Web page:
The Indian government recently increased the import duty on over 400 textiles and apparel items. Anubha Seghal and Soumya Gupta explore the issues of rising imports of textiles and apparel products from its competing nations like China and Bangladesh.
India's imports of textiles and apparel products has increased at an alarming rate of 16 per cent in 2017-18. One of the keys reasons for rising imports is implementation of the goods and services tax (GST) because of which the imports have become cheaper by 15-20 per cent.
Now, in order to restrict the imports, the government recently increased the import duty on over 400 textiles and apparel items. This article explores the issues of rising imports of textiles and apparel products from its competing nations like China and Bangladesh. Furthermore, it outlines the steps undertaken by the Union government to curb rising imports and the measures that may be taken by the government to restrict imports from countries which have duty free access to Indian market.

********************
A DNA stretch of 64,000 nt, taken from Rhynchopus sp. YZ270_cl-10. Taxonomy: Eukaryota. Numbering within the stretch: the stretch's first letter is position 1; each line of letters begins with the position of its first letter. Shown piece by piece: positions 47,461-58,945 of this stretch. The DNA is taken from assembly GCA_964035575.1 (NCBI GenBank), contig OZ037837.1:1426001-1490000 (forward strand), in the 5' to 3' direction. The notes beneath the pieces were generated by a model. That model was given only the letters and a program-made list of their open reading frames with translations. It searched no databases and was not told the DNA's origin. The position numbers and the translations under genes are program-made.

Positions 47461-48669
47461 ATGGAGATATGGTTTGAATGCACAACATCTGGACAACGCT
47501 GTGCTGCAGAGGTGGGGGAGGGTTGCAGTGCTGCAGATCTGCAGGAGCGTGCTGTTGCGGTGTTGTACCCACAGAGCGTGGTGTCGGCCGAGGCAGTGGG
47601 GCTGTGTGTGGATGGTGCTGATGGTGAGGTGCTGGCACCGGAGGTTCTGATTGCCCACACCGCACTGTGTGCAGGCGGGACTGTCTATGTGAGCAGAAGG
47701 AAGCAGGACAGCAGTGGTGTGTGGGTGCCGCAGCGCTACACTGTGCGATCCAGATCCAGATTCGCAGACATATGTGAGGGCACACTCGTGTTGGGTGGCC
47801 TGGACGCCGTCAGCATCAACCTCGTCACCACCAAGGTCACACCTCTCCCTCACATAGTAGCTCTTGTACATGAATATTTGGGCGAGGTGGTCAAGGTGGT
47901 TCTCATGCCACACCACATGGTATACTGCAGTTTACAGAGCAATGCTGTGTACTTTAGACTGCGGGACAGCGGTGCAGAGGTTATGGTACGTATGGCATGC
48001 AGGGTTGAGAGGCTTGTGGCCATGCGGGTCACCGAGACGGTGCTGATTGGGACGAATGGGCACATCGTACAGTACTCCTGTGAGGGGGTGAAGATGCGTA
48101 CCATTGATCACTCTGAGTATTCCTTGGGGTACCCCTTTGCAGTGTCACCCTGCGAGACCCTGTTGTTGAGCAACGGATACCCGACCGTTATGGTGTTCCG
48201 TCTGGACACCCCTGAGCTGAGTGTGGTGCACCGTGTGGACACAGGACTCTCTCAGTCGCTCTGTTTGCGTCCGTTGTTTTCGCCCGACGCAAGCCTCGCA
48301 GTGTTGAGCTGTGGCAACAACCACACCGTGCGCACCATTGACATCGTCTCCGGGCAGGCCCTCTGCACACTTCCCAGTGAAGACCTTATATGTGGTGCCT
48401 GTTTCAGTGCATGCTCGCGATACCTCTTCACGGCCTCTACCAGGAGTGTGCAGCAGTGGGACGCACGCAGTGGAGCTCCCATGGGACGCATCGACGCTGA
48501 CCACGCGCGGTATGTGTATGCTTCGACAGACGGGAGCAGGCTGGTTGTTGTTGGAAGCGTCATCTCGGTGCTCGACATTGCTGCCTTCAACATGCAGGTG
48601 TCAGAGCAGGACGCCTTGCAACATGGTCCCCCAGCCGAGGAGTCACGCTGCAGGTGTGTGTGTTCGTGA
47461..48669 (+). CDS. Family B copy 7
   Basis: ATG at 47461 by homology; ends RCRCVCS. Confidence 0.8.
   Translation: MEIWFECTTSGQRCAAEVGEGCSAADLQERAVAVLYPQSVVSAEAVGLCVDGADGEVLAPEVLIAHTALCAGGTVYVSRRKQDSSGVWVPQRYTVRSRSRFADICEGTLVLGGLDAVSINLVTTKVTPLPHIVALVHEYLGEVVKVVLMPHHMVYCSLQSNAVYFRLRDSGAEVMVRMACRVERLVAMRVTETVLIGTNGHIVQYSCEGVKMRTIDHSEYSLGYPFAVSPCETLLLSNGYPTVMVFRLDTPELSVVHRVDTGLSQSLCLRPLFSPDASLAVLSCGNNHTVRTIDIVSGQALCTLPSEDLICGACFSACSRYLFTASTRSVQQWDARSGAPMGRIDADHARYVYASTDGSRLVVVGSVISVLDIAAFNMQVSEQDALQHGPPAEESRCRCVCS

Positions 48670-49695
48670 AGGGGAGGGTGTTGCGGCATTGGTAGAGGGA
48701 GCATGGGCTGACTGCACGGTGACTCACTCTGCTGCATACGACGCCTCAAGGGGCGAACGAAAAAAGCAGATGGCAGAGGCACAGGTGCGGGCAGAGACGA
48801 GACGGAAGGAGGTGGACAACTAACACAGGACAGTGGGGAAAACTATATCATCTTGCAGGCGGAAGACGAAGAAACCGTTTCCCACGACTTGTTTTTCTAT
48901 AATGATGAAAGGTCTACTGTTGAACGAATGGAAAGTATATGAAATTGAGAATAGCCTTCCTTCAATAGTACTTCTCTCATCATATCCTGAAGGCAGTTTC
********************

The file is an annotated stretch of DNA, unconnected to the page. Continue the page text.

Indian textiles and apparel imports on the rise
India imported a total of $7 billion worth of textiles and apparel from the world in 2017-18. This figure has gone up by 16 per cent from previous year's $6 billion. This number is huge considering that India is among the world's largest textiles and apparel manufacturers and second largest exporter. Yarn imports witnessed the largest growth of 31 per cent followed by apparel (30 per cent) and fabric (27 per cent).
Table 1: India's Textile & Apparel Imports (Values in US$ Million)
China was the largest supplier of textiles and apparel products to India with a share of 41 per cent in 2017-18. Other major suppliers include the US, Bangladesh, Australia and Vietnam. Indian imports of textiles and apparel from China have grown at 26 per cent y-o-y. Fabric is the largest category imported from China, followed by apparel and yarn. Imports of all these categories have shown a y-o-y growth of over 30 per cent.